A scattered group of nearly 500 sparsely populated islands off the west coast of Scotland, the Hebrides were called 'Hebudes' by Pliny the Elder in 77 AD. The Outer Hebrides or Western Isles consist of a chain of islands extending 130 miles (208 km) from the Butt of Lewis in the north to Barra Head in the south, the principal islands being Lewis and Harris, North and South Uist, Benbecula and Barra. Separated from the Outer Hebrides by the Minch, the Inner Hebrides include numerous islands, the largest of which are Skye, Mull, Islay and Jura.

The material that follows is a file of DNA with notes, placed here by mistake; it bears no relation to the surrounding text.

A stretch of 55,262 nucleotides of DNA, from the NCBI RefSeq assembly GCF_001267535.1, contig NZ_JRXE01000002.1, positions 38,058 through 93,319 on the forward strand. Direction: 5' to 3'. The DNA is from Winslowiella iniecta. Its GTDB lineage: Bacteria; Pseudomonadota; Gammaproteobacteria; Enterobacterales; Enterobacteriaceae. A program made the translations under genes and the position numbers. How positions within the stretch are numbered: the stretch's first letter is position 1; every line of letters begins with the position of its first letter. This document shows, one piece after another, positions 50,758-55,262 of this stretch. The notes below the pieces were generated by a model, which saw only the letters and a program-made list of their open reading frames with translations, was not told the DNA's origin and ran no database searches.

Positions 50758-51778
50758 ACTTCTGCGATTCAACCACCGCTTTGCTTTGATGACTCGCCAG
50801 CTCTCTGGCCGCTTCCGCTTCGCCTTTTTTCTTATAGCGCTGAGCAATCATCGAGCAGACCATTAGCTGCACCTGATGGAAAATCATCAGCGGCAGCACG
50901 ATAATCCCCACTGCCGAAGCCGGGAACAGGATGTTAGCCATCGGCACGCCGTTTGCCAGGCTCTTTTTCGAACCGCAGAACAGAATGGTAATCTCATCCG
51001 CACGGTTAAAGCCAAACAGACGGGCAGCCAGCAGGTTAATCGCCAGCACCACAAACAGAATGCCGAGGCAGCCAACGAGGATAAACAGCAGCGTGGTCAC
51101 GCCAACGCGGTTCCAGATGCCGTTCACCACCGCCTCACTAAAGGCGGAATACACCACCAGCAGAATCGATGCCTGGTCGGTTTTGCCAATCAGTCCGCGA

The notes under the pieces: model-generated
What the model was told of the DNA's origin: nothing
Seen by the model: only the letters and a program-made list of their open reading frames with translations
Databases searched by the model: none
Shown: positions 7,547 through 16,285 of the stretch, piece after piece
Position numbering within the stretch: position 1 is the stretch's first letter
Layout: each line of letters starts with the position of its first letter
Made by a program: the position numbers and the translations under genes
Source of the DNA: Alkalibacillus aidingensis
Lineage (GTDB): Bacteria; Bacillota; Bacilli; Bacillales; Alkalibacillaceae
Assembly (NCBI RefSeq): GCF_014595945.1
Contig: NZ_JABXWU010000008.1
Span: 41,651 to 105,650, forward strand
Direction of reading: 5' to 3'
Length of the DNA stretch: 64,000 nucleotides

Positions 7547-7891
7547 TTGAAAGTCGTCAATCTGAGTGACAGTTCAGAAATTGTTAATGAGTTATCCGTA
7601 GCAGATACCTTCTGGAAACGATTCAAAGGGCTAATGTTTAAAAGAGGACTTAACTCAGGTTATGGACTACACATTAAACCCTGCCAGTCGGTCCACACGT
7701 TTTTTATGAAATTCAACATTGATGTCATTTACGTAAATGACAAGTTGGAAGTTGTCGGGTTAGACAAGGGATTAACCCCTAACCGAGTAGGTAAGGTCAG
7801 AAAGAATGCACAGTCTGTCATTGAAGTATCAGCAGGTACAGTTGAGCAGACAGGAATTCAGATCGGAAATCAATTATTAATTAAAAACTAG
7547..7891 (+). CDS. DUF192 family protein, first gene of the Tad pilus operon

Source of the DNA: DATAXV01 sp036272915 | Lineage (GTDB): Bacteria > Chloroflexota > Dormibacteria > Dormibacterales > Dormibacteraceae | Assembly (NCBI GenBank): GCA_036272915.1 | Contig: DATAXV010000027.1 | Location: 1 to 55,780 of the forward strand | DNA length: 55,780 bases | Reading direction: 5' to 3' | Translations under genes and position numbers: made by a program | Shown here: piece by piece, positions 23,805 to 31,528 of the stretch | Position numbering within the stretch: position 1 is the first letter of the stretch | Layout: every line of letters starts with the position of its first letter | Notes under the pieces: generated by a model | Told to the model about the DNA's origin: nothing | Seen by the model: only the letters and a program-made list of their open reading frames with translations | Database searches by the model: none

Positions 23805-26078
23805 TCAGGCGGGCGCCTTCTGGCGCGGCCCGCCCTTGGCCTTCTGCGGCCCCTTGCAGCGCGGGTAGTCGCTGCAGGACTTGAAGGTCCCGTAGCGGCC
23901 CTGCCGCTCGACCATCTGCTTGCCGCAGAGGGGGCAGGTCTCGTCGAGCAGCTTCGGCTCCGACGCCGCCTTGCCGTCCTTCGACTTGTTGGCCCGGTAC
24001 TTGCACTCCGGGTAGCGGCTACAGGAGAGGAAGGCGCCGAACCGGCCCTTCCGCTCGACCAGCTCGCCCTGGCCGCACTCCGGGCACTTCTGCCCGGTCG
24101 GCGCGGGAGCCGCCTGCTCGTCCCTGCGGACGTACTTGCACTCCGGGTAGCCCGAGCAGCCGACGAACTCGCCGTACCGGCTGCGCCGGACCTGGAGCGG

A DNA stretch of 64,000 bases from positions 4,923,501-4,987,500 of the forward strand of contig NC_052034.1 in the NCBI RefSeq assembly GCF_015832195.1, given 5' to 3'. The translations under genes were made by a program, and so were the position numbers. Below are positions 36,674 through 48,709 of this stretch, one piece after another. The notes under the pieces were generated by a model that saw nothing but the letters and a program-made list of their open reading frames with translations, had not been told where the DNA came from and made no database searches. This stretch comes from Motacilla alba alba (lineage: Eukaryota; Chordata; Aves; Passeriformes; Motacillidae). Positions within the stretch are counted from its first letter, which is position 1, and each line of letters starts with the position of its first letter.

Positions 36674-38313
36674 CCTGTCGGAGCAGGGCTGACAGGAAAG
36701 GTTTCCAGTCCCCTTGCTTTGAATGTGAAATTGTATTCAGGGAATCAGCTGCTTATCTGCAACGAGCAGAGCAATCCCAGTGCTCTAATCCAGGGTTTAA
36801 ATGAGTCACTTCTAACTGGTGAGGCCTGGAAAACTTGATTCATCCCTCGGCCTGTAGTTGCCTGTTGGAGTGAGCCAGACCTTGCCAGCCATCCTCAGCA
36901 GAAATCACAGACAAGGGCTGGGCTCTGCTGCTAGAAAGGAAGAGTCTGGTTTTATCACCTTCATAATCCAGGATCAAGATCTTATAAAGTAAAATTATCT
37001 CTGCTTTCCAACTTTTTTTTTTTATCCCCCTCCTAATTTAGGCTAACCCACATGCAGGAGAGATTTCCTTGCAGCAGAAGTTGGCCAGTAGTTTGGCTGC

Microliths found on Jura date the earliest settlement of the Hebrides to the Mesolithic period c.6000 BC while the impressive megalithic standing stones at Callanish on Lewis indicate a ritual landscape dating from around 3000 BC. From c.300 AD monastic sites were established by the Celtic Church introduced by the Gaels from Ireland. The most important of these sites was the foundation established by St. Columba on Iona. Viking settlement from the 8th century introduced Scandinavian place-names and all of the Hebrides came under the rule of the royal house of Man which owed allegiance to the Norwegian Crown. By the middle of the 12th century much of the Inner Hebrides had been restored to Gaelic control under Somerled whose descendants, the MacDonald Lords of the Isles, held sway for over 300 years after the Hebrides had been ceded to the Scottish Crown by Norway in 1266. The Lordship of the Isles, whose administrative seat was at Finlaggan on Islay, was eventually forfeited in 1493. Today the Hebrides form outliers of the local government areas of the Western Isles, Argyll and Bute and Highland Council Area.

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